David G. Allen

title.none: Rhodes, Poetry Does Theology (David G. Allen)

identifier.other: baj9928.0212.012 02.12.12

identifier.issn: 1096-746X

description.statementofresponsibility: David G. Allen, The Citadel,

publisher.none: .

date.issued: 2002

identifier.citation: Rhodes, Jim. Poetry Does Theology: Chaucer, Grosseteste, and the PEARL-poet. Notre Dame, IN: University of Notre Dame Press, 2001. Pp. xi, 324. $24.95 $54.95 0-268-03869-4. ISBN: 0-268-03870-8.

type.none: Review

relation.ispartof: The Medieval Review

The Medieval Review 02.12.12

Rhodes, Jim. Poetry Does Theology: Chaucer, Grosseteste, and the PEARL-poet. Notre Dame, IN: University of Notre Dame Press, 2001. Pp. xi, 324. $24.95 $54.95 0-268-03869-4. ISBN: 0-268-03870-8.

Reviewed by:

David G. Allen
The Citadel

In titling his book Poetry does Theology, Jim Rhodes points to one of his two key premises. Instead of seeing the great narrative poems of fourteenth-century England as allegorical embodiments of established theological understandings, Rhodes argues that the poems were themselves vehicles for theological inquiry. Freeing themselves from any responsibility to preordained dogma, these poets used their works to explore ideas. Chaucer, for example, explored beliefs in fictional situations where "the diversity of opinion and points of view...prevent[ed] any particular set of theological or philosophical ideas from dominating the discourse" (9). Instead of preaching orthodoxy, these poets put orthodoxies to the test.

Rhodes's second, and considerably more debatable premise is that in "vernacularizing" theology, the poets of fourteenth-century England took part in an intellectual movement stressing the value and dignity of human life in the world. Relying on scholars such as Gordon Leff, Walter Ullmann, and Hans Blumenberg, Rhodes highlights the development of a semi-Pelagian insistence on human accountability by the philosophers known as the moderni. These moderns argued that God has harnessed his absolute power in a covenant with humans so that he will save those who do what is in them to be saved (facere quod in se est). In stressing that God's nature is completely inscrutable beyond this ordained covenant, philosophers such as Ockham turned attention to this world -- how it works and how men and women work best within it.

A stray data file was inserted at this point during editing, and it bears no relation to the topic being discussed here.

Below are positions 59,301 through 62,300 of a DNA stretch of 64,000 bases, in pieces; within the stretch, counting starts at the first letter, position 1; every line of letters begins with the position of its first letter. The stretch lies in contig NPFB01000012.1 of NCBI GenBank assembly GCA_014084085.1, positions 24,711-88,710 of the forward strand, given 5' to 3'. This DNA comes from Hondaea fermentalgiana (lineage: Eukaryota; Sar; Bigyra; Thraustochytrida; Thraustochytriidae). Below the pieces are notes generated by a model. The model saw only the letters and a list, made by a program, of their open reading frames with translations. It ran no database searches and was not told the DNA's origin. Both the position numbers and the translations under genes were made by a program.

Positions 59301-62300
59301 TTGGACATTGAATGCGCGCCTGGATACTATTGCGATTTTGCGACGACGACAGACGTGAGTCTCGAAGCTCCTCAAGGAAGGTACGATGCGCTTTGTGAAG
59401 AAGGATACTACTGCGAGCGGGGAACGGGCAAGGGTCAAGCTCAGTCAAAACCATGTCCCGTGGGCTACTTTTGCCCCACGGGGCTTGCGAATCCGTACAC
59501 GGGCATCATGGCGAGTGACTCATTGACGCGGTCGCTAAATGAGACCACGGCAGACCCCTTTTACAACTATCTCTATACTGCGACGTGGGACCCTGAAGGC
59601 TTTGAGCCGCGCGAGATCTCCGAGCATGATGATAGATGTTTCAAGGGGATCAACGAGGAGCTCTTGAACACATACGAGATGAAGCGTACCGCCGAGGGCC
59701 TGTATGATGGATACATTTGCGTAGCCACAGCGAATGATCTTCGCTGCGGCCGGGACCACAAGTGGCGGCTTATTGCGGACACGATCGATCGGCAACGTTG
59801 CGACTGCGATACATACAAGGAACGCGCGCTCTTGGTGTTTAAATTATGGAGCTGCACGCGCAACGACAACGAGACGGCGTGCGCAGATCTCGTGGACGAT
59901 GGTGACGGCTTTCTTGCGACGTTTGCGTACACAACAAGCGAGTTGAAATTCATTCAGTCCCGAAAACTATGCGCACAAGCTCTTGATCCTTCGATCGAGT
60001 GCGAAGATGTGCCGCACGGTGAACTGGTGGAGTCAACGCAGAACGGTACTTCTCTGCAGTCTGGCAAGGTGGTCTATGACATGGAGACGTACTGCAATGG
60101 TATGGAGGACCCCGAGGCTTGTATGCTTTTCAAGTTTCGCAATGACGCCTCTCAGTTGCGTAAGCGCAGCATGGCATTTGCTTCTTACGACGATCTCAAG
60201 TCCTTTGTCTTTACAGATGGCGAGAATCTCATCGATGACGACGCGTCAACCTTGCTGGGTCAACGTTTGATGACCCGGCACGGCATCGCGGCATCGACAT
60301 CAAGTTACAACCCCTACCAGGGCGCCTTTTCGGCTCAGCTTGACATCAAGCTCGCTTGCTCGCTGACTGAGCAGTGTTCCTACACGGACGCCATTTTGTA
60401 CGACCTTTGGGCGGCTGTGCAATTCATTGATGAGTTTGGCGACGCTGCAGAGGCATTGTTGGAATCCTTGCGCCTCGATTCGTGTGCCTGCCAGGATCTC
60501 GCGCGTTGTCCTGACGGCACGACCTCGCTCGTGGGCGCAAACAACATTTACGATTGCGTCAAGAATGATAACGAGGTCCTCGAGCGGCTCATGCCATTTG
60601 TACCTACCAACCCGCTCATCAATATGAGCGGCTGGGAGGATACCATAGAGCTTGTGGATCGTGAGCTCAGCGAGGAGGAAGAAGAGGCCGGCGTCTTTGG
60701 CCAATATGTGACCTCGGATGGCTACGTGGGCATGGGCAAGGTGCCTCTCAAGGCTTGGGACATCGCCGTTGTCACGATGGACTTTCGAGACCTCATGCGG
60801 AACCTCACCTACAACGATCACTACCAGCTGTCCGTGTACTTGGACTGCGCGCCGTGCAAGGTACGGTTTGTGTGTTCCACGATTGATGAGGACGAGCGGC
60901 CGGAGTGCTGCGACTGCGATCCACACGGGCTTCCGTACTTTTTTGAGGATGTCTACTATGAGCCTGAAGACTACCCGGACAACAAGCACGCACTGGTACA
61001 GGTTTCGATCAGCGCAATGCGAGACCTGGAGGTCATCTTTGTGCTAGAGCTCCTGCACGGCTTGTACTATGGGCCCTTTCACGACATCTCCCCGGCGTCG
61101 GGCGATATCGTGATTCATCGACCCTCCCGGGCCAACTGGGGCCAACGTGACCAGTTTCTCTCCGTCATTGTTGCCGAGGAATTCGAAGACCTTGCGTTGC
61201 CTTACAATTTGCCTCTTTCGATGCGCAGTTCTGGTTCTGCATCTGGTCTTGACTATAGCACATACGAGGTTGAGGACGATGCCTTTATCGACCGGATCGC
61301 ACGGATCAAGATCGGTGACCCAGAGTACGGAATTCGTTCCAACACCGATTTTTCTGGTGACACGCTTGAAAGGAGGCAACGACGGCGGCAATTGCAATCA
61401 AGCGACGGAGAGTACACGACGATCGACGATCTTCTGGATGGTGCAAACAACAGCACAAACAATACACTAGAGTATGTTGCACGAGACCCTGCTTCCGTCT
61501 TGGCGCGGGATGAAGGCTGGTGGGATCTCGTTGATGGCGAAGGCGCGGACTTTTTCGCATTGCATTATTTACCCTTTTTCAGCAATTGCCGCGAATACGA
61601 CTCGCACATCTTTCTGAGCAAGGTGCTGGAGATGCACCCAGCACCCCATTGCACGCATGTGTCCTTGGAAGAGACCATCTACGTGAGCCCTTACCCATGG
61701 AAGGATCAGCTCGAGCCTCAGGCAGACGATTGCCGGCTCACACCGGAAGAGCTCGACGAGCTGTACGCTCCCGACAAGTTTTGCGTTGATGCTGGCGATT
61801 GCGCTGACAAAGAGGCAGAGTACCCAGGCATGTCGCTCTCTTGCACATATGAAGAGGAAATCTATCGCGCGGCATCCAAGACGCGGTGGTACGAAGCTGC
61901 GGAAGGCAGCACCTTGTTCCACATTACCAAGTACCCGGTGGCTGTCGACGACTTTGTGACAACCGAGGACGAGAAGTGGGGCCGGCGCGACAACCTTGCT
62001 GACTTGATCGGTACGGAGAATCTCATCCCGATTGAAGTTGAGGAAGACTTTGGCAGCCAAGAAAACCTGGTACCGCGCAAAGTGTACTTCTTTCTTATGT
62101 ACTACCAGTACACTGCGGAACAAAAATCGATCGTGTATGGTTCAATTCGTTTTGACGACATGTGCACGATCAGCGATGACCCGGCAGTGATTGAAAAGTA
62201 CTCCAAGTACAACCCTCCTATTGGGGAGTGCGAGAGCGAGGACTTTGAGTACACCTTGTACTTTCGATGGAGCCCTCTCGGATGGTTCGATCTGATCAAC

Preliminary to his central focus on the Pearl-poet and Chaucer, Rhodes devotes an early chapter to Langland and, most interestingly, Robert Grosseteste. He sees Grosseteste (d. 1253) as a forerunner of the later thinkers in stressing "the gradual perfection of human nature through time and through human instrumentality" (49). He reads Le chateau d'amour in light of Grosseteste's alchemical interest in transformation. The incarnation of Christ essentially opens the way for a transformation of the human body so that "the meaning of the incarnation is human dignity" (63). Langland built on Grosseteste's allegory of the four daughters of God to highlight the central importance of Christ's ministry in the world. Rhodes provides a detailed analysis of the exchanges between the four daughters and between Christ and the devils to argue that "Langland makes Christ the foundation of an ethical or this-worldly Christianity" (71).